A POOLE care home that was warned to make improvements last year is to be closed by its operator because it is no longer viable.

Heathlands in Constitution Hill Road has 50 beds, but only 26 are occupied at the moment.

Care South, which is handing back the lease to the council after 21 years, says all residents will be given the chance to move to another of its 12 care homes in Bournemouth and Poole.

Health and social care watchdog the Care Quality Commission identified some problems at the home last May, and after a follow-up visit, Heathlands was ordered to keep better records. The shortfalls were quickly rectified, but Care South – a not for profit charity– has decided to pull the plug.

Chief executive Susan Willoughby said: “We greatly regret that we have had to come to a decision to close Heathlands care home.

“We are concentrating our efforts on working closely with Borough of Poole and all residents and their families to ensure the transition is dealt with sensitively. We will be helping to find appropriate and suitable alternative accommodation for all the residents.”

She added that the company was also talking to members of staff about finding alternative jobs, including other positions within Care South.

Care South chairman Felicity Irwin said the borough’s closure of nearby buildings, including the Fourways Day Centre, had been a major factor.

“It has just made the whole atmosphere less attractive and therefore less appealing to people visiting. We’re taking the decision at a time when we can move the residents somewhere comfortable, where they can be cared for in the same way.

“Staff are obviously disappointed but they’ve been assured there are positions. As far as relatives are concerned, they feel it’s appropriate.

“They have been concerned and have seen the situation evolving.

“I think we have made the right decision.”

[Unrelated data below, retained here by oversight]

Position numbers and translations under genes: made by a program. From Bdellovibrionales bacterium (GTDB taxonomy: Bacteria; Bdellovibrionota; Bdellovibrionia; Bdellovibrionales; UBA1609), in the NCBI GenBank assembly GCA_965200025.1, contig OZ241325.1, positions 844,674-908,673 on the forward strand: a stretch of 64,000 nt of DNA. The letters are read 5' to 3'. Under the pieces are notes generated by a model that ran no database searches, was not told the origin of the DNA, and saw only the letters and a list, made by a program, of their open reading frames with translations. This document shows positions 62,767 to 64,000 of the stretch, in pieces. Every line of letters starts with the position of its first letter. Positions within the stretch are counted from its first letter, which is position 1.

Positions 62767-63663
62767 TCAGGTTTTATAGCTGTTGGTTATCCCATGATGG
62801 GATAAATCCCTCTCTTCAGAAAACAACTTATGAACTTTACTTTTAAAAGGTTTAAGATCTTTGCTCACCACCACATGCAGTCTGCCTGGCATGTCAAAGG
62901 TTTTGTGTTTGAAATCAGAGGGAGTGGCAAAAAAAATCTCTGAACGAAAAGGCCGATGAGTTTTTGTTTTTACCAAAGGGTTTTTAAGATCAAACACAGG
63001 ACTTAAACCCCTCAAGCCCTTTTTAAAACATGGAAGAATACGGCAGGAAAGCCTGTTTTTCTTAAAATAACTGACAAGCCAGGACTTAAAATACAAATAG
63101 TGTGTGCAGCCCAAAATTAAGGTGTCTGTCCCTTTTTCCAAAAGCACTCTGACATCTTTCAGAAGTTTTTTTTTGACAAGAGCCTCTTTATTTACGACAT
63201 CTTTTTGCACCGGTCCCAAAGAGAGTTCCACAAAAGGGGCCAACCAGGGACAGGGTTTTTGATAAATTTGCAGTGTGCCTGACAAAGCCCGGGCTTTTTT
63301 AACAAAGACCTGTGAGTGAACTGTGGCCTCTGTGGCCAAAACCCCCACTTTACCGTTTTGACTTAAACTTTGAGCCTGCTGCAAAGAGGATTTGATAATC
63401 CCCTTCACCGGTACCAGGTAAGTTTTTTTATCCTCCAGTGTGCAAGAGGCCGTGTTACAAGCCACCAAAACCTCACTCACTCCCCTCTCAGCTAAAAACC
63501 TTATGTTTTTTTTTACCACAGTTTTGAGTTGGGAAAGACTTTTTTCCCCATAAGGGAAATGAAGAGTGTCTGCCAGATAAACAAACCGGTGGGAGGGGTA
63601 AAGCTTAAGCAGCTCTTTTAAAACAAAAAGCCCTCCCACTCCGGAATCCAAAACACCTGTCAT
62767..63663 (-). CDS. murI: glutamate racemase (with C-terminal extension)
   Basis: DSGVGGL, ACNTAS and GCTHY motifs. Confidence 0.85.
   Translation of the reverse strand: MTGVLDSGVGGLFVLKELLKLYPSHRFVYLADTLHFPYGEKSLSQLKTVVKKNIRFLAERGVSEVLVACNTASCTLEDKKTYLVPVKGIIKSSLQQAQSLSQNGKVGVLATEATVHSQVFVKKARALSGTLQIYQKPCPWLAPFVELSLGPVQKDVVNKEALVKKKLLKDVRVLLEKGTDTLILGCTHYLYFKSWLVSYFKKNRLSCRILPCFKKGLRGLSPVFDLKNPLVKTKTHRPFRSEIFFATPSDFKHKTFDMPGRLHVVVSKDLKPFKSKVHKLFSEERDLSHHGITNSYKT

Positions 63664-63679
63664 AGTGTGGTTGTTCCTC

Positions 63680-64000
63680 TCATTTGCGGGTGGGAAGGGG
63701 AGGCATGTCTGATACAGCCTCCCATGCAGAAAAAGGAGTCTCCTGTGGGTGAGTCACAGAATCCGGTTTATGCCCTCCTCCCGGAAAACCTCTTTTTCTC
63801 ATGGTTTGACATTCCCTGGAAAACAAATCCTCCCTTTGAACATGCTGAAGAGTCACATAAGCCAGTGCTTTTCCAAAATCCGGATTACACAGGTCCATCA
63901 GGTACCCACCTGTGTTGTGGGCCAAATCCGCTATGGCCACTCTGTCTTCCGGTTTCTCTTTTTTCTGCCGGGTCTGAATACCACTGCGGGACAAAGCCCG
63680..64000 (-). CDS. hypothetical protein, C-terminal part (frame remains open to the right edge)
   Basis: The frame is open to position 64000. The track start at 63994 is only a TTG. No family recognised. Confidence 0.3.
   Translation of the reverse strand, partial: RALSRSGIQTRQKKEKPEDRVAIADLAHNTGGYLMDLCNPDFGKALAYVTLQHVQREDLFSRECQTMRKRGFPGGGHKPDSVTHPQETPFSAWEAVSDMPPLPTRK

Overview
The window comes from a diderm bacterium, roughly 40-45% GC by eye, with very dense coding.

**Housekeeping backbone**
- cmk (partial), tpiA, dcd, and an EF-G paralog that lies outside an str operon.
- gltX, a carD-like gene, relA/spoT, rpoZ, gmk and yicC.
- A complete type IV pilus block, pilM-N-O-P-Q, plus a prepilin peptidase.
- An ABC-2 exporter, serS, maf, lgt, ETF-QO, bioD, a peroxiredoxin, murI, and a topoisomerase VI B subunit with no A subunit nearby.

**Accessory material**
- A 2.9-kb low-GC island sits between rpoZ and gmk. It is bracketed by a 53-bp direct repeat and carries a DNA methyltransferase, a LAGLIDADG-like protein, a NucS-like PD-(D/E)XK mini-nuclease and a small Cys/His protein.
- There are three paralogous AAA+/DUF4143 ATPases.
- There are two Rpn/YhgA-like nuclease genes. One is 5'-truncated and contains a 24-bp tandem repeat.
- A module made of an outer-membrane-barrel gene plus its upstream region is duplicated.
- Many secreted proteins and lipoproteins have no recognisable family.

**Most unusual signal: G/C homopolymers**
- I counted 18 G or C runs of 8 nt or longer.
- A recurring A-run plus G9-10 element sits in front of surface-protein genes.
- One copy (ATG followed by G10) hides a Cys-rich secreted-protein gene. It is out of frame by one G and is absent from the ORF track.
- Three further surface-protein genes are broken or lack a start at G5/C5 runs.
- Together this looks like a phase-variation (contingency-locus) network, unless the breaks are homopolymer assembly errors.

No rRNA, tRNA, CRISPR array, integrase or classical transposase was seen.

Jan Thurgood, strategic director at the Borough of Poole, said: “Our priority is to work with Care South to ensure residents at Heathlands are fully informed about the choices available to them and help them move as easily as possible to new homes.

“We understand that it is difficult for both residents and their families when a care home closes but we are confident that the alternatives available to the residents will be suitable for their every needs.”

Representatives of Care South and the borough will be meeting residents and their families over the next week to help them decide on suitable new homes. Each resident is being allocated a social worker. It is hoped that all residents will have moved by March.

Plans for another site undecided

CARE South has confirmed that it has no immediate plans to redevelop another of its homes, Alexandra House in Parkstone.

Last September, the Echo revealed that the charity wanted to pull down the existing 1960s home, which has space for 39 residents, and build a new specialist dementia and nursing home with 60 en-suite bedrooms.

Care South bought land next to the current home for the expansion and the site has been cleared of a derelict hostel and several trees in preparation for building.

Chairman Felicity Irwin said: “It is part of Care South’s strategy for the future. We hope to gain planning permission but we won’t be moving immediately into a new build programme. When we do, we will be advising everybody and making suitable arrangements.

“We have a number of things going on with our homes at the present time. We have the money, but we don’t feel it’s the right time.”

Care South has 20 homes and runs a domiciliary care firm. It employs more than 1,600 people.